In the book layout I was looking for a feeling of fluidity and interrelation where the size and position of each picture feels shaped by those around it. I wanted the design to help articulate the strange and complex way things are entangled with each other. So, instead of each picture being contained by the fixed edges of the page, they move across this boundary, spilling from one page onto another and implying a bigger set of connections beyond those we can currently see.
Something people have told me, after looking through the book, is that they feel like they’ve been at an exhibition. I really like this response. The way the design conveys an experience of moving around. And of how, when we look at one thing, the edges of others are always in our peripheral vision. People have also picked up on the way the design helps to reinforce the spatial relationship that exists between the ocean and the Internet. The way they aren’t just good metaphors but that they are also directly and mysteriously part of each other.
And as you say another element is the way the work’s structured through these intermeshing sequences. A kind of cinematic crosscutting allowing things in different times and spaces to intertwine and coexist. Really, in a way, this is what the work is all about—developing relationships that feel important and real but can’t really be expressed in analytic terms.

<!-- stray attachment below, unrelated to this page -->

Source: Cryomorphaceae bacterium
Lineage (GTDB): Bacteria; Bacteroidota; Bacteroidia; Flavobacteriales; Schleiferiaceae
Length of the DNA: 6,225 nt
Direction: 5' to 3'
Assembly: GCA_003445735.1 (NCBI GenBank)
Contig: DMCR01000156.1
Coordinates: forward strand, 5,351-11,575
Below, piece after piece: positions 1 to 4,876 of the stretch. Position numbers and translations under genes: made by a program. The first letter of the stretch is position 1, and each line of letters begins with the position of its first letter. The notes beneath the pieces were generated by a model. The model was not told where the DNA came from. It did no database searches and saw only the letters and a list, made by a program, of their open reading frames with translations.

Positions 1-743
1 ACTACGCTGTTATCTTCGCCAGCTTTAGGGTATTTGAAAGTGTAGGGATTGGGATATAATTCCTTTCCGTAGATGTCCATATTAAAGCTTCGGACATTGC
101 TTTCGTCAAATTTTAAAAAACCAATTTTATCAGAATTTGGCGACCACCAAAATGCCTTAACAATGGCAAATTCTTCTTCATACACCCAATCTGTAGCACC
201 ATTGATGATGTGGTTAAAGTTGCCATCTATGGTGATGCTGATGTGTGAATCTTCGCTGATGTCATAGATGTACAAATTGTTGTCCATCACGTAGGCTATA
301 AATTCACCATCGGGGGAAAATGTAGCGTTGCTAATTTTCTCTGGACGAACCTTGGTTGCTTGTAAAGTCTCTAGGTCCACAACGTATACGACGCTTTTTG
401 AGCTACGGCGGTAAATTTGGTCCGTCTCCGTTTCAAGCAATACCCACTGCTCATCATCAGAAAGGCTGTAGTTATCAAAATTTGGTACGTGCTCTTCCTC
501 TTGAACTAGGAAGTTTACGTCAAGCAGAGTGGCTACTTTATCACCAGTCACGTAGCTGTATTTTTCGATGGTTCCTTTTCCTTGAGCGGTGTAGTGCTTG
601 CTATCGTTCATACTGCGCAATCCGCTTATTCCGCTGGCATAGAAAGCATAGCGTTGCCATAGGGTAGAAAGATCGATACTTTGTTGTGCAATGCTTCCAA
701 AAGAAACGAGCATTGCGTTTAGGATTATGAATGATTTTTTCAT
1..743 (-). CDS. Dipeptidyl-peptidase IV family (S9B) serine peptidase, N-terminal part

I like what the repetition of pictures with barely perceptible differences does to the flow and rhythm of the work. At first they read like a glitch. Haven’t I seen that already? They send the viewer back to the previous instance to compare it against. When viewing photographs in a book, unlike when watching a film, we are in charge of the temporality. We can go back, we can flip forward, and in doing so we can jump over the pictures in between. The near repetitions in Known and Strange Things Pass encourage this jumping and when we do so we skip over pictures which are themselves often linked to others that come later. These spatial and temporal links—the collapsing and opening up of relationships—are important to the core themes of the work and to its cohesion. They help to form threads that bring things into relation we normally think of as separate.
“I like what the repetition of pictures with barely perceptible differences does to the flow and rhythm of the work. At first they read like a glitch. Haven’t I seen that already”
Paul Graham, as you say, is an influence. I love A Shimmer of Possibility, the sense it conveys of moving through a space and noticing what is there. And there are other influences too, Guido Guidi and Robert Adams, for example, who have made great use of repetition and sequences that unfold over time.